Remarkably, Neo-Darwinists struggle to convince themselves that entropy does not apply to evolution because entropy does not operate on the planet Earth. Neo-Darwinian secularists have a huge problem with entropy—if entropy operates on planet Earth Darwinism cannot be valid. Entropy is so threatening Neo-Darwinists have developed an embarrassingly invalid argument to discount it. Atheist and author David Mills expresses the secular argument, which goes like this:

Creationists like to attach a deeply philosophical meaning to the principle of thermodynamics, which simply means “heat movement.” Quite characteristically, creationists have distorted and misapplied this scientific principle. The second law actually states that “disorder in a closed system tends to increase.” . . . Our own planet is an open system because Earth receives energy from an outside source: the sun. Without the sun’s energy, life on Earth would be impossible . . . Because Earth is an open system, receiving the sun’s radiant energy, disorder on Earth may decrease in localized spheres.[1]

His argument fails because in reality there is no such thing as a truly closed or isolated system (closed or isolated systems are merely conceptual constructs), and since entropy does not operate in an open system, then entropy would not exist if one accepts Mills’ argument. Even if you accept the closed-open claim, his argument fails because adding undirected energy to a system does not create specified information found in DNA.

Sewell comments on the “closed v. open” argument by using a tornado as an analogy. As we know, a tornado rips into town and demolishes houses and cars. Sewell thinks it intuitively impossible and astronomically improbable that a tornado can come into town and turn rubble into a house or a car. He states:

They [Darwinists] likewise must argue that, under the right conditions, tornados turning rubble into houses and cars are not really astronomically improbable, thanks to the influx of solar energy that causes tornados, and to whatever theory they have to explain constructive tornados.[2]

The second law of thermodynamics involves entropy (disorder). It states that “the entropy of the universe (or any isolated system therein) is increasing, i.e., the energy of the universe is becoming more uniformly distributed.”[3] I like to add an important element to the definition so that because of entropy “all systems devolve into a higher state of disorder unless directed energy is supplied.” This definition arises from a physics professor with whom I originally disagreed. However, after decades of observation, I realize he was absolutely right. The professor claimed every system is affected by entropy—from physical and chemical systems to interpersonal relationships.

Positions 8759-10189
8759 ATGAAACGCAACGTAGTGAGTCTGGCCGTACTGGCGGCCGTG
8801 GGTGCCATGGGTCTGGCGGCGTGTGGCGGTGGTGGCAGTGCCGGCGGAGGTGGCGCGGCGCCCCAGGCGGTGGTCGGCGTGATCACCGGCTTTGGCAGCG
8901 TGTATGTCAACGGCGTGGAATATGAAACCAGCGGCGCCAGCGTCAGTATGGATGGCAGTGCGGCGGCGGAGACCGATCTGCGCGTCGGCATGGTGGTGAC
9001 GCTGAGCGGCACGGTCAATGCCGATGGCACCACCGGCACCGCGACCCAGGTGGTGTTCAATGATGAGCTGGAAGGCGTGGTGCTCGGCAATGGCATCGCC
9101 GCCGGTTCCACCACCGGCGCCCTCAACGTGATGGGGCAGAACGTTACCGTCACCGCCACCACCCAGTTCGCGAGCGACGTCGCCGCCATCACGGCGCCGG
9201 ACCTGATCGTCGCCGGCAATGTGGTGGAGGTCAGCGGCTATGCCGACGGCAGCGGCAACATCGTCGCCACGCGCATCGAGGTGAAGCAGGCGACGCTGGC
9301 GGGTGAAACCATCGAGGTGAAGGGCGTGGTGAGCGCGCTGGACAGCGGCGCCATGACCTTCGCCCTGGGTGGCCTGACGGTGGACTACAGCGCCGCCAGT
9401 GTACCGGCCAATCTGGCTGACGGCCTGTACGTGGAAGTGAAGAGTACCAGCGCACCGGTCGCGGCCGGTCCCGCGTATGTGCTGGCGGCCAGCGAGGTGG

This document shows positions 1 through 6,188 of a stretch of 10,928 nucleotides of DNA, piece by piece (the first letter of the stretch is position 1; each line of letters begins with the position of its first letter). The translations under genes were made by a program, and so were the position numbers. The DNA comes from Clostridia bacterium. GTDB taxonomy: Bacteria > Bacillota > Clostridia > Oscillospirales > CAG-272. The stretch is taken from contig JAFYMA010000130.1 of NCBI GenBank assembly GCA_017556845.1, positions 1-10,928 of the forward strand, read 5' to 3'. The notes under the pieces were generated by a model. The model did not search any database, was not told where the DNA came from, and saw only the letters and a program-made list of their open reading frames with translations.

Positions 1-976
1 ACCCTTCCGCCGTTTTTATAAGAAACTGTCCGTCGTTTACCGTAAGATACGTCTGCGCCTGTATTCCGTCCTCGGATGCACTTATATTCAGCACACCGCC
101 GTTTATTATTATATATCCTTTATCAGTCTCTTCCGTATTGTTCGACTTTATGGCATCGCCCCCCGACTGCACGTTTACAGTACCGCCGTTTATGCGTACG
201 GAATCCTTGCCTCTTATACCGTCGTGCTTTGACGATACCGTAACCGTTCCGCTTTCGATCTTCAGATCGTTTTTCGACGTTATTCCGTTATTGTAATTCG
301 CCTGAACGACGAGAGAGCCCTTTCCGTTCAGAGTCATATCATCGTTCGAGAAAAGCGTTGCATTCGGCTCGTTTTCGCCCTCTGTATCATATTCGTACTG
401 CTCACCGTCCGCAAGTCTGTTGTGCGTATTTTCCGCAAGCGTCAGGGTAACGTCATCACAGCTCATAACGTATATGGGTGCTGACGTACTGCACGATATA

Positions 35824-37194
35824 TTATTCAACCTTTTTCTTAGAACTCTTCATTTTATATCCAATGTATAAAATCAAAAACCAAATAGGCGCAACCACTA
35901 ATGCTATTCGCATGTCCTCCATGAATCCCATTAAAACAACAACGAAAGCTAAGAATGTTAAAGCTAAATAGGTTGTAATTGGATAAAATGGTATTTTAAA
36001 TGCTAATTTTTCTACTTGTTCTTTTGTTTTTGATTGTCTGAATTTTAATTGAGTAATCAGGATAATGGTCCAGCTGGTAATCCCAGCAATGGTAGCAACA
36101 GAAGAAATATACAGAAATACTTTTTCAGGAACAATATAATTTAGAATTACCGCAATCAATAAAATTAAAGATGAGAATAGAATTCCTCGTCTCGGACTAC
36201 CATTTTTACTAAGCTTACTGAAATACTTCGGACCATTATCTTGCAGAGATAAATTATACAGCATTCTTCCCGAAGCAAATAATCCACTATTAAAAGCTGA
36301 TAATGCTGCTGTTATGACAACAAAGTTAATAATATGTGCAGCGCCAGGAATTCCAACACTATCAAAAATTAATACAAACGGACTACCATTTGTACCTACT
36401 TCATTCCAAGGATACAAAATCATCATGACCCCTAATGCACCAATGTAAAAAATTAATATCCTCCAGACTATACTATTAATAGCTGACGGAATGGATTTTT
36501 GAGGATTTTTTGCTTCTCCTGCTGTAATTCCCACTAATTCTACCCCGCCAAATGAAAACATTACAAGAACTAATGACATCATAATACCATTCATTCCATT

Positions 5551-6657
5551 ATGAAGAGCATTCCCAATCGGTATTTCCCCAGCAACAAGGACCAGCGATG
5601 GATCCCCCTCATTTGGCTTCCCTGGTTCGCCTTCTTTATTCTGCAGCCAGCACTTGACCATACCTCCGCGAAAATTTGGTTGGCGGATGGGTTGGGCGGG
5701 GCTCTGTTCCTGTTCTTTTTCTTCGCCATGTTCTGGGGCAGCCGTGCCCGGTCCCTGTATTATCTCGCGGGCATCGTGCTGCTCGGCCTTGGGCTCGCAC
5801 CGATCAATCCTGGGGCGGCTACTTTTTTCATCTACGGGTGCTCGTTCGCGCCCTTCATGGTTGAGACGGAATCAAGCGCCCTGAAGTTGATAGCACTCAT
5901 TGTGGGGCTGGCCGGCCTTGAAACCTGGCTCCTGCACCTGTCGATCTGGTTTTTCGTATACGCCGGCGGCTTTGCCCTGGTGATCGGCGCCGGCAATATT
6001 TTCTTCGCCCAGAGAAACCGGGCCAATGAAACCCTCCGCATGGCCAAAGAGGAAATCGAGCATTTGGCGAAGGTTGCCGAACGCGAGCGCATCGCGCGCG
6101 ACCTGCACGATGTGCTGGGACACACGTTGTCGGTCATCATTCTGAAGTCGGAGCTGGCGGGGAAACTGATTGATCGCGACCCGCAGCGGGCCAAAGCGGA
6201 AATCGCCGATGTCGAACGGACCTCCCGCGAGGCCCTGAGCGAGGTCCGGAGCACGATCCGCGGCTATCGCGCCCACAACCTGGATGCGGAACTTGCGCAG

Darwin was not oblivious to the concept of entropy and asked a fascinating as well as highly appropriate question in chapter 6 of On the Origin of Species. “Why is not all nature in confusion instead of the species being, as we see them, well defined?”[4] But once asked Darwin chose to ignore it. Darwin ignores the fact that natural selection can only act on systems that are capable of replication and therefore does not apply to origin of life. As life becomes more complex, the need for more energy and less entropy arises. Remember, the issue is complexity and organization not just more order or less disorder. Olmsted relates energy and complexity in a way we all understand is intuitively correct:

The greater the complexity of a system, the more order it entails, hence the lower the system entropy and the greater the expenditure of energy to the surroundings needed to construct it. Furthermore, the energy cost of maintaining complex systems is necessarily higher than that of maintaining simple systems. It appears that complex organisms must work harder both to replicate and to maintain themselves.[5]

Must the sun provide more energy as life becomes more complex? Mills seems to argue that if the factory machine, the empty house, the car, and interpersonal relationships had only been exposed to more sunshine all would be well. Thaxton et al. make the point that just having a source of energy is insufficient to explain the maintenance and origin of life, “the additional crucial factor is a means of converting this energy into the necessary useful work to build and maintain complex living systems from the simple biomonomers that constitute their molecular building blocks.”[6] The fact remains that everything is exposed to sunshine, and everything still falls apart, because not only do all systems require energy for creation and maintenance, but everything also requires constructive, or directed, energy.

Sewell is not alone in his disbelief of what amounts to spontaneous complexity and the origin of life. Nobel Laureate I Prigogine et al. stated:

The probability that at ordinary temperatures a macroscopic number of molecules is assembled to give rise to the highly ordered structures and to the coordinated functions characterizing living organisms is vanishingly small. The idea of spontaneous genesis of life in its present form is therefore highly improbable even on the scale of billions of years during which prebiotic evolution occurred.”[7]